Cereals board dismisses reports of fertiliser subsidy programme
RIFT VALLEY | By Titus Too | January 5th 2022
The National Cereals and Produce Board (NCPB) will not sell or distribute any government subsidised fertiliser ahead of the next planting season from March.
The board yesterday distanced itself from information circulating in the social media urging farmers to register for assorted types of planting and top dressing fertiliser that will be made available by the board at subsidised prices of between Sh1,800 and Sh2,400 per 50 kg bag.
The board, in a statement, clarified that it is currently dealing with commercial fertiliser, which it sells through its depots in a free and open manner.
The NCPB Managing Director Joseph Kimote, said the board warned farmers and members of the public not to fall for the scam and avoid registrating.
“The board’s attention has been drawn to fake news circulating on social media regarding the distribution of subsidised fertiliser.
NCPB wishes to set the record straight that the board will not be selling or distributing any government subsidised fertiliser other than the e-voucher subsidy program together with other players in the private sector,” read part of the statement.
The information circulating in the social media seen by The Standard and which NCPB has dismissed as a scam, calls on interested wheat, maize and tea farmers to apply for fertiliser acquisition for the 2022 planting season.
“The Ministry of Agriculture through the National Cereals and Produce Board (NCPB) is now calling for applications from interested farmers for fertiliser acquisition for the 2022 planting season.
“The fertiliser will be procured in January and be distributed from February 11, 2022 in selected NCPB stores,” reads the information on social media, which have since been dismissed by NCPB.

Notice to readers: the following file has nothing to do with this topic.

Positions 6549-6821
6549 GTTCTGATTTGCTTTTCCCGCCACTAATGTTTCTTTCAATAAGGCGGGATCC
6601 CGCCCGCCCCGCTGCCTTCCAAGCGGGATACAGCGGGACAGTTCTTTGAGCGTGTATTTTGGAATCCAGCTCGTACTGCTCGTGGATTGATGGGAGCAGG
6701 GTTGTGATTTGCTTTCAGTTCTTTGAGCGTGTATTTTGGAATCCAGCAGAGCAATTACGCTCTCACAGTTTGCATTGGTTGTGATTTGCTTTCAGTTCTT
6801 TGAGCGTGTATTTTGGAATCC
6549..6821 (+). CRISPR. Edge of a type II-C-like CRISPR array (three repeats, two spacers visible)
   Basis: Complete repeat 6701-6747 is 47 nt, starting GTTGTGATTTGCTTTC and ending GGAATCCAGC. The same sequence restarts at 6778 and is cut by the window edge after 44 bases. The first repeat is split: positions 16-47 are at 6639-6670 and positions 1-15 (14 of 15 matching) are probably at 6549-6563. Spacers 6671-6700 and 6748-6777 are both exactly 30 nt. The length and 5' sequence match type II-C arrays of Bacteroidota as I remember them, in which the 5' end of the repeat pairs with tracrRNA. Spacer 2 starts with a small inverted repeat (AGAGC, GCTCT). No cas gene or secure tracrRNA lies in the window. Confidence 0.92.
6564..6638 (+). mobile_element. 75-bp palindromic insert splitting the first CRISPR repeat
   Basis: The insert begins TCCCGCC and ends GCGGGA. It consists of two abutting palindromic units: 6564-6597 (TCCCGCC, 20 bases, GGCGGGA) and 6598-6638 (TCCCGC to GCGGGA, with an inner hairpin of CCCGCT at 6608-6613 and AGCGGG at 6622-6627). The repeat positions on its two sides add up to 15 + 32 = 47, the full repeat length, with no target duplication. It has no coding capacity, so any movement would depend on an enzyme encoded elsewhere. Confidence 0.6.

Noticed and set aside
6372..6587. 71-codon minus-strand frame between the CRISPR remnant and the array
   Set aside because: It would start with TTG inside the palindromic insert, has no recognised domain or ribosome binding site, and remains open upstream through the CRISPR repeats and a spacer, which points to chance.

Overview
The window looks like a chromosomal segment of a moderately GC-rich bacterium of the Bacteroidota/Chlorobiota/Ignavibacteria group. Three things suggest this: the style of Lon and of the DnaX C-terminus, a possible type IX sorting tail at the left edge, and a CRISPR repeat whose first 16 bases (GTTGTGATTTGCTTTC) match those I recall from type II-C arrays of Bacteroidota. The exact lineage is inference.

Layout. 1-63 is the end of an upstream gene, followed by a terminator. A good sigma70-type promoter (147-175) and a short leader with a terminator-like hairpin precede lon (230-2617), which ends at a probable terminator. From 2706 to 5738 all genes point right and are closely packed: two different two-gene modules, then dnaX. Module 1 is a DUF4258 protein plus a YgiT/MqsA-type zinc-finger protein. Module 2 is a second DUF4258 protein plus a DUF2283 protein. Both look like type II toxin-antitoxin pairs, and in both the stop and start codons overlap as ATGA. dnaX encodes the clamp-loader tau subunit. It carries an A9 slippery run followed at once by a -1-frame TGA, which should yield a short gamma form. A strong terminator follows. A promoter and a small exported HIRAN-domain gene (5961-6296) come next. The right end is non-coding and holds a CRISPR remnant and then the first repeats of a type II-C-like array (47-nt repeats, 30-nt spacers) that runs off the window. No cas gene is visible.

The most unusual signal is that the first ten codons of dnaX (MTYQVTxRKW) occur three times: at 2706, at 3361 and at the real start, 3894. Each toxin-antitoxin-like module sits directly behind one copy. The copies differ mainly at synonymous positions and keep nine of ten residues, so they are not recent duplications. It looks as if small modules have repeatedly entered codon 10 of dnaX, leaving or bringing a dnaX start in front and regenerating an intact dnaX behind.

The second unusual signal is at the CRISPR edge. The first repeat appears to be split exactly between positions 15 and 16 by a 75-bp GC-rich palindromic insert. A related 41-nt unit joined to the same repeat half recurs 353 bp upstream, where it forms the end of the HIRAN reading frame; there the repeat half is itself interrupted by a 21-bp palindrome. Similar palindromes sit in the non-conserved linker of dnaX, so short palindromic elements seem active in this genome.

In the information that the NCPB MD has dismissed as a scam, it gave the retailing prices as; “DAP (NPK) 18:46:0 at Sh 2,400, DAP (NPK) 17:17:17 at Sh 1,800 and DAP (NPK) 23:23:0 at 1,800.”
Yesterday, Kipkorir Menjo, a Kenya Farmers Association (KFA) director also dismissed the information of existence of subsidies as a scam.
“I wondered how would NCPB stock subsidised fertiliser when the government has none,” said Menjo when The Standard sought his comments.
Menjo also said he had received calls from numerous fames who wanted to seek clarifications from him.
“We are cautioning farmers not to be caught in the web of this scam,” stated Menjo.
The development comes amid a skyrocketing price of fertiliser in the market even before farmers embark on land preparation for the next planting season.
Menjo noted that a bag of 50 kg bag of fertiliser is currently retailing at Sh5,200 and could shoot further when demand picks up during planting season.
“If the government does not intervene and assist farmers through a subsidy program, most maize and wheat produces will reduce their production acreage hence compromising the county’s food security. Most fames will not afford to buy the input,” noted Menjo.
The director cited Covid-19 pandemic impact that affected distribution supplies chains from China and Russia that exports fetiliser to Kenya, high cost of fuel that has heightened transport costs and depreciation of the shilling for the sharp increase in fetiliser prices currently.
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